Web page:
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Noam Chomsky: ‘Remembering Howard Zinn’

Noam Chomsky: ‘Remembering Howard Zinn’

January 30, 2012

From Al Jazeera:

It is not easy for me to write a few words about Howard Zinn, the great American activist and historian. He was a very close friend for 45 years. The families were very close too. His wife Roz, who died of cancer not long before, was also a marvellous person and close friend. Also sombre is the realisation that a whole generation seems to be disappearing, including several other old friends: Edward Said, Eqbal Ahmed and others, who were not only astute and productive scholars, but also dedicated and courageous militants, always on call when needed – which was constant. A combination that is essential if there is to be hope of decent survival.

Howard’s remarkable life and work are summarised best in his own words. His primary concern, he explained, was “the countless small actions of unknown people” that lie at the roots of “those great moments” that enter the historical record – a record that will be profoundly misleading, and seriously disempowering, if it is torn from these roots as it passes through the filters of doctrine and dogma. His life was always closely intertwined with his writings and innumerable talks and interviews. It was devoted, selflessly, to empowerment of the unknown people who brought about great moments. That was true when he was an industrial worker and labour activist, and from the days, 50 years ago, when he was teaching at Spelman College in Atlanta, Georgia, a black college that was open mostly to the small black elite.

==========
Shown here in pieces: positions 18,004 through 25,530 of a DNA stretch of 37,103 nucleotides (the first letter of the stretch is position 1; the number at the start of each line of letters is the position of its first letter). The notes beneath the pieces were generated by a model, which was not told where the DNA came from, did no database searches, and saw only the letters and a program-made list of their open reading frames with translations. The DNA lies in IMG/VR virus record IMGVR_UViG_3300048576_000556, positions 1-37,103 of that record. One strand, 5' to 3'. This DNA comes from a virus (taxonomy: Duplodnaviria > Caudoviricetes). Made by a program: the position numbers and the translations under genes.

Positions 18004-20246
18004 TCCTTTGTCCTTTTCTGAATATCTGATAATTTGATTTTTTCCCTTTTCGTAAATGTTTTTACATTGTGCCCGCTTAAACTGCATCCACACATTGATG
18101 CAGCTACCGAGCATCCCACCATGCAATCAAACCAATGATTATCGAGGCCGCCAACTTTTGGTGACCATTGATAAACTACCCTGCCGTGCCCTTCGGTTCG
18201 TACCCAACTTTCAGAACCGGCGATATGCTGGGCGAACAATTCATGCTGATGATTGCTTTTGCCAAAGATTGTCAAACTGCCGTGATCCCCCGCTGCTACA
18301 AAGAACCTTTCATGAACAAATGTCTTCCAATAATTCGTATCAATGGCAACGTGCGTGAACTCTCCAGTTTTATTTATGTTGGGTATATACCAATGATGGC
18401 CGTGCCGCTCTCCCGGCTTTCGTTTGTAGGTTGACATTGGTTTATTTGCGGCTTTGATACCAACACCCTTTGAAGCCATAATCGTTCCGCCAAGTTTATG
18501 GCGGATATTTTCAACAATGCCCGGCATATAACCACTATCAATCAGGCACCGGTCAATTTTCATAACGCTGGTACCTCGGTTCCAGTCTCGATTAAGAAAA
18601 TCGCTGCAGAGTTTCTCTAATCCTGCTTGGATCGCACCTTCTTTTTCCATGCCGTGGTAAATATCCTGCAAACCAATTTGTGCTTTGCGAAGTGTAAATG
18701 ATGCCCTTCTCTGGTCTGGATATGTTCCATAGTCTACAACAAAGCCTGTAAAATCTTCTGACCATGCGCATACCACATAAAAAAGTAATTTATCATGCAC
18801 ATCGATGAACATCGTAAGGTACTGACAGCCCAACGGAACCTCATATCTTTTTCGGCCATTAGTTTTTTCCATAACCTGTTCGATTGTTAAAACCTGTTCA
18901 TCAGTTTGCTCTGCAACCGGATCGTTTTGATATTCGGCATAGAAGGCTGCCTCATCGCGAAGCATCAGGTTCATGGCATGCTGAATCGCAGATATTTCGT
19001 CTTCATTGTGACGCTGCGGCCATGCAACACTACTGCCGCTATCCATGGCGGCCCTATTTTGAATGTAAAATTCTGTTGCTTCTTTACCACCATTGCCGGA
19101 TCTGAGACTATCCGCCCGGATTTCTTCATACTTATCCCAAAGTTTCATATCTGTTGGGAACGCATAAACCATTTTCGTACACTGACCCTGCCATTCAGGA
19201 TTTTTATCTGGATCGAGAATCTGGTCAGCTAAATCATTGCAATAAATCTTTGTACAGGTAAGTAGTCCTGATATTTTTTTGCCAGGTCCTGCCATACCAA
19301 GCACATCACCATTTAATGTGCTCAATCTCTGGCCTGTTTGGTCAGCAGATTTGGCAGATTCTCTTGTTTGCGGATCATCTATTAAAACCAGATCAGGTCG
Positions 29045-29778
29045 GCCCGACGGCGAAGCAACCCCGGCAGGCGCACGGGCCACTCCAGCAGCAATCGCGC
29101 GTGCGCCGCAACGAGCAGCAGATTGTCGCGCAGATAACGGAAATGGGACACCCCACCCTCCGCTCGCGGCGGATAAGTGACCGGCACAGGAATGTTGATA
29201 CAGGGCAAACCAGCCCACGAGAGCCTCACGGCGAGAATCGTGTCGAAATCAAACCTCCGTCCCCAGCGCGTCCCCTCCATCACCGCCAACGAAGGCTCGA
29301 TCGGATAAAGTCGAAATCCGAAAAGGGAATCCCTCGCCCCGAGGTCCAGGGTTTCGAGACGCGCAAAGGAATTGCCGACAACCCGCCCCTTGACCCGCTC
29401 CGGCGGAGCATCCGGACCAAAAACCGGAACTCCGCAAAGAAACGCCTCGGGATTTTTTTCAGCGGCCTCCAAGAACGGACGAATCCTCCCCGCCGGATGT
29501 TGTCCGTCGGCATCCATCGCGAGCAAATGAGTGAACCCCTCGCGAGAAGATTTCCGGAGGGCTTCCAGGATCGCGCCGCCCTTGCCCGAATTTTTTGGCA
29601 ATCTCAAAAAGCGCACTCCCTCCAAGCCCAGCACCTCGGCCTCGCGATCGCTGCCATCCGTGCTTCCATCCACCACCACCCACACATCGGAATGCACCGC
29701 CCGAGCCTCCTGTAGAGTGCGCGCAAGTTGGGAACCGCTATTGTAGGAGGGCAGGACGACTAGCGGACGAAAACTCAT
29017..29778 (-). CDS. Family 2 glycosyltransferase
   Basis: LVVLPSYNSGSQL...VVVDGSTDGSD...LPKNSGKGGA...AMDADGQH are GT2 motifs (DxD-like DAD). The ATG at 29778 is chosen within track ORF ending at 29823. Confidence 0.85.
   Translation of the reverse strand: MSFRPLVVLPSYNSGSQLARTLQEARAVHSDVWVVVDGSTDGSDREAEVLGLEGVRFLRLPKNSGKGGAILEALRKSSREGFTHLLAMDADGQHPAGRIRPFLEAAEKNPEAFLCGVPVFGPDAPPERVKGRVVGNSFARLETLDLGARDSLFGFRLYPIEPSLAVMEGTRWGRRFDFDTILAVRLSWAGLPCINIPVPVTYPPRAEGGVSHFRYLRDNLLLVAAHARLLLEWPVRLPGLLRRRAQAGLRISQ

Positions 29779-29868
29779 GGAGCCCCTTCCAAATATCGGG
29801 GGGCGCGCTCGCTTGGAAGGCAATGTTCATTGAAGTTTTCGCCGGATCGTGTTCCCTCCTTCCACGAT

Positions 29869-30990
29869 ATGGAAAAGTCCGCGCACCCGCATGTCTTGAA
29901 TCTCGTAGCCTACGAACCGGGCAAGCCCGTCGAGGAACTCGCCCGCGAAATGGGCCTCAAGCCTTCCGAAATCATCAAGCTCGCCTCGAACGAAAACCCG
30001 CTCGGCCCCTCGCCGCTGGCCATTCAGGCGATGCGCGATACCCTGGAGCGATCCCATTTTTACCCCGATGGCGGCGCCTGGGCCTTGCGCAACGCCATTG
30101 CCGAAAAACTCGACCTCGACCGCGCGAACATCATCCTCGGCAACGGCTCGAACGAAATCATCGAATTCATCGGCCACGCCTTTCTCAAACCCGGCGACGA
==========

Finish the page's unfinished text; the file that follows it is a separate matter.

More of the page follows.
…. There are places where Howard’s life and work should have particular resonance. One, which should be much better known, is Turkey. I know of no other country where leading writers, artists, journalists, academics and other intellectuals have compiled such an impressive record of bravery and integrity in condemning crimes of the state, and going beyond to engage in civil disobedience to try to bring oppression and violence to an end, facing and sometimes enduring severe repression, and then returning to the task.

It is an honourable record, unique to my knowledge, a record of which the country should be proud. And one that should be a model for others, just as Howard Zinn’s life and work are an unforgettable model, sure to leave a permanent stamp on how history is understood and how a decent and honourable life should be lived.

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